departure and arrival

After a year confined, while Shiva created and destroyed, the open road beckoned. The horizon open, the land infinite, and my mind seemed lotus-like, unbound.  And Earth shared: sky, mountains, trees, deserts, meadows, and rivers. My soul replenished: hope glimmers.

Clockwise: Thunderstorm over Wheeler Peak, Taos, NM; waterfall at Whitney Portal, Lone Pine, CA; sentinel trees at Whitney Portal, Lone Pine, CA; monsoon over Mt. Langley, Lone Pine, CA; and the San Francisco Peaks from Bonita Meadow, Flagstaff, AZ. Watercolors by Robin L. Chandler, 2021.

“This bird has flown”

For All Time. Robin L. Chandler, 2021.

Patiently we live stream, waiting for Wek’-Wek’ the last Peregrine chick to fledge from Sather Tower.

On nearby Evans Hall, his brothers Fauci and Kaknu, and his parents Annie and Grinnell encouraged the youngster to join them.

At last, “this bird has flown.”

So the story ends, and so it begins.

In this our lost year-of-Covid, Annie and Grinnell have raised two families and unknowingly shared their intimate life with a world of humans. 

In darkest March 2020, these beloved Peregrines were a gift to the imagination when four walls defined our world. With joy we watched as Annie laid her eggs, the chicks hatched, devoted parents provided food for their brood, and Grinnell kept the chicks warm at night while Annie took her rest. And then with excitement, in May 2020, we watched as the brothers Sequoia and Redwood flapped their wings, caught the wind and soared for the first time. And a few days later, with her brother’s encouragement, Poppy joined them and was airborne. And all was delight.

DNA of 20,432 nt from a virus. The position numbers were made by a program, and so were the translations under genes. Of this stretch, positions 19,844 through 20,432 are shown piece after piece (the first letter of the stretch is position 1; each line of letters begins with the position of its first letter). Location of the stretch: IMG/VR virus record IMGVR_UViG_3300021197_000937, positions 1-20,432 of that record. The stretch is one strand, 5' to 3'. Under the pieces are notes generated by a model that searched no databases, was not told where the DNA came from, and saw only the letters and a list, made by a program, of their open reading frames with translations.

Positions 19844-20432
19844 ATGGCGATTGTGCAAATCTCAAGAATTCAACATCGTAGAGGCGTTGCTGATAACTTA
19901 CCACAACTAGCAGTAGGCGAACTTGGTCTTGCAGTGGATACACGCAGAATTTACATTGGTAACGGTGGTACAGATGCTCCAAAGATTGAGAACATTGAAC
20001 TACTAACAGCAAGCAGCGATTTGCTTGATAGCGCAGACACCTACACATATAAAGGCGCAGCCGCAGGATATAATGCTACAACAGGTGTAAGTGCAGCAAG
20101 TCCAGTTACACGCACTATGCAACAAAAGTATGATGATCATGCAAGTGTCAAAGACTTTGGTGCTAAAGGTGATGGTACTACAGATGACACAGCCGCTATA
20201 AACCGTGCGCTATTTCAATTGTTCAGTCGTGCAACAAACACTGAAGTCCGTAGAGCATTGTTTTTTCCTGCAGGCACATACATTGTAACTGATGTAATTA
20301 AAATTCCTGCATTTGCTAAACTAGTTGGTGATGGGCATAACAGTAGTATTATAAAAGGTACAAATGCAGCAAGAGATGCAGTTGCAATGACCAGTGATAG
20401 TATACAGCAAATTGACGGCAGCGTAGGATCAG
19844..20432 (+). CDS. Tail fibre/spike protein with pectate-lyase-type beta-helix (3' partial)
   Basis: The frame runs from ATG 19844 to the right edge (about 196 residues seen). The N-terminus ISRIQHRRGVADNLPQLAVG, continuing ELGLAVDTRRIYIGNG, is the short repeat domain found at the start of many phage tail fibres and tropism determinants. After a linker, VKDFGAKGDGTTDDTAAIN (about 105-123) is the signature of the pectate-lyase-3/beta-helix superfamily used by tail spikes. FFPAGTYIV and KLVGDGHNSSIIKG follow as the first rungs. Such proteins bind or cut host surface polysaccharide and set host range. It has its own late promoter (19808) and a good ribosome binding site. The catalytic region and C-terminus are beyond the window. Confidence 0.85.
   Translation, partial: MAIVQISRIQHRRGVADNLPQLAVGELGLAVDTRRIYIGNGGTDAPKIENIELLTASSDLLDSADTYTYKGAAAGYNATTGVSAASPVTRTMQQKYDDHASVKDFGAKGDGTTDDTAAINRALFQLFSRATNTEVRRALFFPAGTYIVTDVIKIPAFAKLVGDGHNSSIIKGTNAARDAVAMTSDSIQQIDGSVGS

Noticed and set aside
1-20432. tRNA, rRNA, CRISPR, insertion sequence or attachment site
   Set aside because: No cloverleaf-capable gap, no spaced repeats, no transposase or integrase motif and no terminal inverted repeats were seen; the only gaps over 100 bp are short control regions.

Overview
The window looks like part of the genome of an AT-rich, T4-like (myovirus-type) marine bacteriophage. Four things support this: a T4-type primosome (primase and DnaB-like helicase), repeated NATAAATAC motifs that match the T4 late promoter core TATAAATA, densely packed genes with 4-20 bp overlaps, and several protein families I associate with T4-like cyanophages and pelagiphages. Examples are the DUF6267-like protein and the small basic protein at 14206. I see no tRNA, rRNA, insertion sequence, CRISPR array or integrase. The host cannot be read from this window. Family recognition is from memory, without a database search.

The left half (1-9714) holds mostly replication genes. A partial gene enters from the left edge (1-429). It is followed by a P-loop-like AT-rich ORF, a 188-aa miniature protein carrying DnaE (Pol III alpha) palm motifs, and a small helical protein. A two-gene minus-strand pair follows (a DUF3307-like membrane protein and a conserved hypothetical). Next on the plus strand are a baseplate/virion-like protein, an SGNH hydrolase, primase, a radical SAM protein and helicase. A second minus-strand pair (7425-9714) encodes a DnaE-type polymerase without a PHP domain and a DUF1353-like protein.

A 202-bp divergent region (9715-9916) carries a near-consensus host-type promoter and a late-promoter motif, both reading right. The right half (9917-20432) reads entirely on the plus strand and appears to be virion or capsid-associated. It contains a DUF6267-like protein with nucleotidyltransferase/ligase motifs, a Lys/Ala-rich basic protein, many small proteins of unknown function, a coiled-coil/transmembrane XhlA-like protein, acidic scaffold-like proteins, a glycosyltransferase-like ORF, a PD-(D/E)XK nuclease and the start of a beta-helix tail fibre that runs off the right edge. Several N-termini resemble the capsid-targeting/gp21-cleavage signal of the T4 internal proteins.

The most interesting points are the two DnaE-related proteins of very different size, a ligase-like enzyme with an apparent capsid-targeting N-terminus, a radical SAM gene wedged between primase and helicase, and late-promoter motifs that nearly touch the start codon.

Another year has passed, and another family raised and fledged. Annie and Grinnell we thank thee for showing us that dedication and devotion will guide us through the darkness. Until next year dear Peregrines, good hunting and fair winds.

Jughandle

Hope Bears All Things. Robin L. Chandler, 2021.

humming truck tires on Highway One drowned by the Pacific

lanky Bishop Pines loom

headland prairies rise above the cold rough waters

cliffs glazed in reds and yellow ochre

clockwork of tides, migration of whales, and nesting of birds

comfort reborn

sheltered by a windswept fir

nomadic narcissi bloom

winter tragedies fade

new beginnings found

“the most basic tenet…”

Awake, Arise, and Vote!
Robin L. Chandler, 2021.

The Right to Vote is ephemeral.

It is as fragile as a butterfly.

It must be protected, or it becomes extinct.

Democracy, like nature, must be nurtured.

It is fragile and easily destroyed.

And it is difficult to restore what has been lost.

Dante and Virgil divine this “comedy,”

And point the beast to the gates of hell.

Raise your hands and be counted.

Awake, arise, and vote!

ex voto

Souls of Birds. Robin L. Chandler, 2020.

Thank you for the hummingbirds…a glimmer of hope we cherish in our gardens.

Hear our votive prayer for the bird souls, thousands dead in New Mexico, victims of the wildfires fueled by climate change:

“And when bird song is gone will earth be the only witness?

Will only rocks grieve the absence?”

Do we pray for a miracle

or…

awake from the dream that our world consists of disconnected beings?

tenebra 3

Jumping the Shark. Robin L. Chandler, 2020.

Creek Fire:

23 days,

304,604 acres burned,

39% containment, and

855 structures destroyed.

the fate of habitats

…..endangered, vulnerable, threatened

in the path of hubris?

Creamsicle: